Little did we know, that there were TWO buses. I thought it was one bus that went in a circle. Actually, it kinda is. The first thing I noticed was that I didn't recognize where we were going, but it was dark and I was jet-lagged. The second thing I noticed was that a local guy and the bus driver started yelling at each other, and then the local guy (and his little bike too) stomped off. There was also a lady I would have said was Chinese, who it turned out was from Australia, but who perhaps was not originally born in Australia and who struggled a bit with English. We all exchanged concerned looks. Also, there were some random scary people who didn't seem approachable. So...

I asked the bus driver if, perchance, this might be the Big Blue Bus to Santa Monica. She yelled, screamed, hollered, and ranted, "you people can't read, when are you people going to learn how to read, what's the matter with you people?!" and all that stuff. I'm thinking, wow, it just amazes me that they let people like this work in public in California. I mean, isn't she afraid of pissing off the wrong person and getting shot by some crazy? I don't really believe that people in the south are more polite because an armed society is a polite society. But you can start to see where people would get the seeds of that idea...

I gently suggested that if I had not learned to read for understanding at my advanced old age, it probably was not going to happen now, and maybe she could bear with us and explain exactly what we should do. It turned out that it was really easy. All we had to do was to get off the bus a few stops later at the station and wait for her to take her break. Really nothing to it. No problem at all. "All you people could have saved yourself 15 minutes!" she scolded. Gosh. Fifteen whole minutes. I was tempted to suggest that if we gave a happy crappy about saving 15 minutes, we would not have left our cozy homes in Australia, Turkey, or Louisiana, respectively, but I decided that I'd let her figure that stuff out for herself.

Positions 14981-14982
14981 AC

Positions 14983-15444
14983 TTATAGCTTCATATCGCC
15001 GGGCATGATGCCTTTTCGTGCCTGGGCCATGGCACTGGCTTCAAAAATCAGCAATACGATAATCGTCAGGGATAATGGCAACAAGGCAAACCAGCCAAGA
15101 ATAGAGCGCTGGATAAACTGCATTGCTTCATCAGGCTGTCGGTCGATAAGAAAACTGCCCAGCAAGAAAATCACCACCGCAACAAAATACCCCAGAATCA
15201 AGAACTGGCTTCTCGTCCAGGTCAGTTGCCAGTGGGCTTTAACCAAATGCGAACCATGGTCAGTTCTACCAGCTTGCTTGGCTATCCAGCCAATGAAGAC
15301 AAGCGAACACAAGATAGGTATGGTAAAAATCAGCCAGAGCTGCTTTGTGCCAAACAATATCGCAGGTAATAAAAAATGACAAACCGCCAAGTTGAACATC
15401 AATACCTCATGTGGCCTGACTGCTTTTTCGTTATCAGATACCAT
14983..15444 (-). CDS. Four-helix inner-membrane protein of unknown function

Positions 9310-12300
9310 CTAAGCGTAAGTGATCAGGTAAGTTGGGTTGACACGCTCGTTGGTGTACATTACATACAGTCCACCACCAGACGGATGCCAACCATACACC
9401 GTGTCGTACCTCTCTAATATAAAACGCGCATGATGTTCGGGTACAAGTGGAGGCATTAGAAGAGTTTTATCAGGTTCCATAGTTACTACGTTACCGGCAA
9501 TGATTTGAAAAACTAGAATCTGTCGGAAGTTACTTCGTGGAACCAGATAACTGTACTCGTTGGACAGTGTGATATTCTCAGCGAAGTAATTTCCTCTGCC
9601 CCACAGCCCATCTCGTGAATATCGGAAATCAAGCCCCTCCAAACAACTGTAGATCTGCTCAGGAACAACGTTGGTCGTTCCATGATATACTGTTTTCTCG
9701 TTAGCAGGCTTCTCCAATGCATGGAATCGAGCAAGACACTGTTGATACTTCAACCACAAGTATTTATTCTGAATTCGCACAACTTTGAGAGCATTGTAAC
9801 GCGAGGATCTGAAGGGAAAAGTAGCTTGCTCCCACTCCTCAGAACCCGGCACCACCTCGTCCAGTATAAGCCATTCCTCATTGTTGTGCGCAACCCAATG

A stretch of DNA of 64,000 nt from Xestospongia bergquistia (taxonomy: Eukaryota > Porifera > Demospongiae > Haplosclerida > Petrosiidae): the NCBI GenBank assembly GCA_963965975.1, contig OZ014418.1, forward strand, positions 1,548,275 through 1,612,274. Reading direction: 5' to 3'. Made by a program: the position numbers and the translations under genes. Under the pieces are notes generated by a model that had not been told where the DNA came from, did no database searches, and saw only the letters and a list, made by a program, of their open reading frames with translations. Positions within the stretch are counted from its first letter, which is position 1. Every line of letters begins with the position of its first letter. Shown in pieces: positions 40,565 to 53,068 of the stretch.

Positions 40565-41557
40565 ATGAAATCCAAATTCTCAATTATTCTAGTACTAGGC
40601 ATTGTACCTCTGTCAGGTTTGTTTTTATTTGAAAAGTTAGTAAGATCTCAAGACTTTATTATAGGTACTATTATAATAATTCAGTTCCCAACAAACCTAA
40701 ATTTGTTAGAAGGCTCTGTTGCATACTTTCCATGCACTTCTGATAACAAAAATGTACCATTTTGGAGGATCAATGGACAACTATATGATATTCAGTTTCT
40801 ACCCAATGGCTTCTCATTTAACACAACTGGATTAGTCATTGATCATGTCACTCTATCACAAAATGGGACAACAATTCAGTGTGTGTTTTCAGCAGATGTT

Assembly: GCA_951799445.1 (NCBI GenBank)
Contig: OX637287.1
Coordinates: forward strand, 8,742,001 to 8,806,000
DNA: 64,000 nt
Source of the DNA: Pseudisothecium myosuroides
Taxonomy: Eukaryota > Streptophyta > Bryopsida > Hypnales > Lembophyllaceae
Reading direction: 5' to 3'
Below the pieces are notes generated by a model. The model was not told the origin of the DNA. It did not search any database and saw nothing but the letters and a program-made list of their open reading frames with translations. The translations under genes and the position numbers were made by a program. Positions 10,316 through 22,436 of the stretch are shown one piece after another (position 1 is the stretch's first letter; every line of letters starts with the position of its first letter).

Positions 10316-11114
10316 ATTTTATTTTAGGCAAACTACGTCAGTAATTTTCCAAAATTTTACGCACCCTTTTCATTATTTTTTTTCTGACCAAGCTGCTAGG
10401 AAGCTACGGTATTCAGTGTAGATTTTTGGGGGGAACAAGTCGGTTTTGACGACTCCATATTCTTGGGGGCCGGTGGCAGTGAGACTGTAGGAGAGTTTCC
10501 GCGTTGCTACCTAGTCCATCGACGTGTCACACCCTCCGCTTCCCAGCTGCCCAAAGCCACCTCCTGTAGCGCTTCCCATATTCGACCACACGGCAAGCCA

So off she stomps, while a local tries to reassure the Chinese-Australian lady that all Americans aren't crazy, and, actually, she never came back. Maybe she quit her job in a huff at dealing with the idiocy of her public. Another lady came out, and we all meekly said where we were going, and she assured us that we were all going the right way -- really, there wasn't any wrong way, it WAS a circle, just a shorter right way and a longer right way -- and off we went.

Then of course I got lost again after I got off, because it was dark, and nothing looked the same. I asked the guys parking cars at the Hilton, and they were sweet guys and tried to figure it out, but they had no real clue, having exhausted their mental energy just traveling from Mexico to Santa Monica to get a job parking cars, so I walked a little further and asked somebody else, and then I was here. I got a free upgrade. A free upgrade on a free room? OK, whatever, great! I have a view of the ocean from the top floor and a little living room. Too bad I couldn't get this room for both nights, but I ran out of my points.

I slept for a solid 10 hours, and now I'm thinking it's about time to get dressed and go out in search of the lobster salad and a raspberry martini in view of the ocean.